Congressman Tom Cotton’s vote yesterday against the Farm Bill makes one wonder if he has forgotten that Arkansas’s economy is dependent on the agriculture industry. Further, Cotton’s opposition to the Farm Bill is happy news for Mark Pryor.
Cotton is a Harvard-trained lawyer so he must be a pretty smart man, but someone should remind the freshman Congressman that agriculture is an $8 billion a year industry and what’s good for agriculture is usually good for Arkansas.
Ironically, Cotton opposed the bill because he wanted a certain government program cut, but since the bill failed to pass, the program he opposes will retain its current level of funding and could even grow. I wonder if Cotton knew that fact? Cotton is of course only six months into his first-term and being so green at getting things done in Congress may not have realized that.
The Farm Bill failed to pass the Republican-controlled House yesterday, and of Arkansas’s four Congressmen, only Tom Cotton voted against the legislation. Read more details on the bill here.
Numerous Arkansas agricultural powerhouse groups supported the Farm Bill, such as the Arkansas Farm Bureau, the Arkansas Cattleman’s Association, Arkansas Rice Federation, the Agricultural Council of Arkansas to name a few.
Arkansas’s agricultural leaders wanted this Farm Bill passed, but that didn’t matter to Congressman Cotton. Reading between the lines of their praise for Rick Crawford, Tim Griffin and Steve Womack in voting for the Farm Bill, it’s painfully obvious they’re unhappy with Tom Cotton’s vote. Moreover, privately various agricultural leaders will tell you Cotton’s opposition was politically short-sighted and a bit bone-headed.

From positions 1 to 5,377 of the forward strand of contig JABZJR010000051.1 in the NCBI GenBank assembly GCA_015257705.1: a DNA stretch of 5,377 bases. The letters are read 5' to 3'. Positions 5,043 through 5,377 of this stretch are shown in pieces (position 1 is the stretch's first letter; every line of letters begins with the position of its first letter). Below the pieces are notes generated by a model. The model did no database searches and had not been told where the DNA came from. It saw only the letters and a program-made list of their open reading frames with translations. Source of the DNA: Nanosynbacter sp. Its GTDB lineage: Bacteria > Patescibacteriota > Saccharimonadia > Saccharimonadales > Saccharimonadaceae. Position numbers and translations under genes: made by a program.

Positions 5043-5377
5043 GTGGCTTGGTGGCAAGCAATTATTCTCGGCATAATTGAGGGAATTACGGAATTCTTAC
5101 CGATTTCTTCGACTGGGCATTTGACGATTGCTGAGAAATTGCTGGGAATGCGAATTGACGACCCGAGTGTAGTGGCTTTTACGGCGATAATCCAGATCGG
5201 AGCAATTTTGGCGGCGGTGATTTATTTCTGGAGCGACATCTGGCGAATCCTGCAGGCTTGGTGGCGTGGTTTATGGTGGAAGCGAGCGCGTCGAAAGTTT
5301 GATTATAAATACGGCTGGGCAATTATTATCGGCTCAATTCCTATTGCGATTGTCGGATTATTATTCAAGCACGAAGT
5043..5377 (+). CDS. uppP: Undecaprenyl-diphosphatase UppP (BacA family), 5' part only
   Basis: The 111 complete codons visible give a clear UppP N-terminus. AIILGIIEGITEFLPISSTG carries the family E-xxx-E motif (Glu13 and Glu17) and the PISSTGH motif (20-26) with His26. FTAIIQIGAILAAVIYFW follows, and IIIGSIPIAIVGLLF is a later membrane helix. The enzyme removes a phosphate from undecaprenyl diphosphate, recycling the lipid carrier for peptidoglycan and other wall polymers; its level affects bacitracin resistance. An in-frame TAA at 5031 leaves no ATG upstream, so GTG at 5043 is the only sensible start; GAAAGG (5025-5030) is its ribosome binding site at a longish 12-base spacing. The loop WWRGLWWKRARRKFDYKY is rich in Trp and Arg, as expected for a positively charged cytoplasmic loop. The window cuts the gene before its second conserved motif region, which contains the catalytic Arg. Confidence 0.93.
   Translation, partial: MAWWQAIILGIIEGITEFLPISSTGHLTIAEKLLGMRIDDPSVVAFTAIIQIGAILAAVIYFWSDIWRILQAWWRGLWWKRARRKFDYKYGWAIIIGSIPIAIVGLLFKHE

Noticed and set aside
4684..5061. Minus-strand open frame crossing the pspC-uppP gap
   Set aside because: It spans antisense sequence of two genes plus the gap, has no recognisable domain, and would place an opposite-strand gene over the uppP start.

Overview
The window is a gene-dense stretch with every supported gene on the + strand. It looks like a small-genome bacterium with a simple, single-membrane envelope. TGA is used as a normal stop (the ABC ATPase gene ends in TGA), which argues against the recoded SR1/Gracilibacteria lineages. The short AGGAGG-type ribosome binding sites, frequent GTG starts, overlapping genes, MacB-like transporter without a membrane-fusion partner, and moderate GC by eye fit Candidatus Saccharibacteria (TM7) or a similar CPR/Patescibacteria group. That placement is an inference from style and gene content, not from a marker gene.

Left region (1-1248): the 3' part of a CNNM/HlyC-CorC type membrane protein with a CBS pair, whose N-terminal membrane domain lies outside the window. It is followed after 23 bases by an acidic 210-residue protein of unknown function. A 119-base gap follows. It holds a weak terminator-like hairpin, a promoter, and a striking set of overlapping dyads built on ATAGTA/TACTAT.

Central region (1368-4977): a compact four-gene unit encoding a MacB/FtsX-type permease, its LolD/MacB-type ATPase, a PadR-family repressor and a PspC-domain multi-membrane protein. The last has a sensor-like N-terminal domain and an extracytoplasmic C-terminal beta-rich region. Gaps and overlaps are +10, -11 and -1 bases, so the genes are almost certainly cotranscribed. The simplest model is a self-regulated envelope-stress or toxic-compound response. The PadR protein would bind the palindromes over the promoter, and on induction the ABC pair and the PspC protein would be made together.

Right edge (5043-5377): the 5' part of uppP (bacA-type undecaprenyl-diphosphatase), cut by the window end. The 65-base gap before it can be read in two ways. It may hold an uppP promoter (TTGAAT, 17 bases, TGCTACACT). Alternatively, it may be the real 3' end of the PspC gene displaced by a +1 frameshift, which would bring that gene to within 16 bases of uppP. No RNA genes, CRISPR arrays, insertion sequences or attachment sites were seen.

Why did agricultural support of the Farm Bill not matter to Tom Cotton? It’s because Cotton’s true boss, the Club for Growth, vehemently opposed its passage.
The Club for Growth bankrolled his successful 2012 campaign and they’re gearing up to fund his potential run against U.S. Senator Mark Pryor. It appears to me that Cotton can’t afford to tick off his major donors.
One of the main reasons Cotton gave for opposing the Farm Bill was it didn’t cut the food stamps program enough, even though it did cut $20 billion from the program over the next decade. Cutting $20 billion from a program where 47% of its funding goes directly to children wasn’t good enough for Cotton. He wanted more cuts.
This is the program I referred to earlier that will not be cut since the Farm Bill did not pass. Cotton ended up approving a budget he wants cut by voting against the bill.
Finally, Cotton’s opposition to the Farm Bill is a political gold mine that Mark Pryor can spend months digging into. Pryor can visit with Arkansas agricultural leaders and show that Cotton voted against a major bill they wanted pass. Pryor can point to the numerous things he’s done in the Senate to help Arkansas’s agricultural industry.
On the flip-side, how can the agri-industry trust Cotton when he votes against their interests?
Every day Tom Cotton cast votes, it seems to make Mark Pryor even stronger.
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